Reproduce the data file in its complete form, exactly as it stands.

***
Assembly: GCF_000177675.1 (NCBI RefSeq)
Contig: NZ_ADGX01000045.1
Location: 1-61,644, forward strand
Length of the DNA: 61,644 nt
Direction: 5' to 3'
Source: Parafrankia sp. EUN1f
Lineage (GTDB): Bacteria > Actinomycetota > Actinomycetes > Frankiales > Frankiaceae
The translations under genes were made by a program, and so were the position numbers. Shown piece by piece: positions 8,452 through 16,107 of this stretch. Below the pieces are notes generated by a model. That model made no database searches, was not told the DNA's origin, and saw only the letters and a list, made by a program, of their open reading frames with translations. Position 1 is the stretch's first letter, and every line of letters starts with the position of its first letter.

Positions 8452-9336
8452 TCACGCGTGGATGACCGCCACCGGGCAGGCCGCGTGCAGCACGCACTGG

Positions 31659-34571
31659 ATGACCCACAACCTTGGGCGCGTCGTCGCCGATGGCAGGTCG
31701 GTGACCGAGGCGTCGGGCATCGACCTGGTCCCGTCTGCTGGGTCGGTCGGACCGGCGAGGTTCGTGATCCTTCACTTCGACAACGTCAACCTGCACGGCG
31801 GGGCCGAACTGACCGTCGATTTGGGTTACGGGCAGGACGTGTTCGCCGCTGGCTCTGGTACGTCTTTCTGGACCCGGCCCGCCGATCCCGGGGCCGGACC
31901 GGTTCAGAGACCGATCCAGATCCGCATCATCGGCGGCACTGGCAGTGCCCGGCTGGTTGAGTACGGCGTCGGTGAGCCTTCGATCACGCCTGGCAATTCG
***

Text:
Assembly: GCF_000177675.1 (NCBI RefSeq)
Contig: NZ_ADGX01000045.1
Location: 1-61,644, forward strand
Length of the DNA: 61,644 nt
Direction: 5' to 3'
Source: Parafrankia sp. EUN1f
Lineage (GTDB): Bacteria > Actinomycetota > Actinomycetes > Frankiales > Frankiaceae
The translations under genes were made by a program, and so were the position numbers. Shown piece by piece: positions 8,452 through 16,107 of this stretch. Below the pieces are notes generated by a model. That model made no database searches, was not told the DNA's origin, and saw only the letters and a list, made by a program, of their open reading frames with translations. Position 1 is the stretch's first letter, and every line of letters starts with the position of its first letter.

Positions 8452-9336
8452 TCACGCGTGGATGACCGCCACCGGGCAGGCCGCGTGCAGCACGCACTGG

Positions 31659-34571
31659 ATGACCCACAACCTTGGGCGCGTCGTCGCCGATGGCAGGTCG
31701 GTGACCGAGGCGTCGGGCATCGACCTGGTCCCGTCTGCTGGGTCGGTCGGACCGGCGAGGTTCGTGATCCTTCACTTCGACAACGTCAACCTGCACGGCG
31801 GGGCCGAACTGACCGTCGATTTGGGTTACGGGCAGGACGTGTTCGCCGCTGGCTCTGGTACGTCTTTCTGGACCCGGCCCGCCGATCCCGGGGCCGGACC
31901 GGTTCAGAGACCGATCCAGATCCGCATCATCGGCGGCACTGGCAGTGCCCGGCTGGTTGAGTACGGCGTCGGTGAGCCTTCGATCACGCCTGGCAATTCG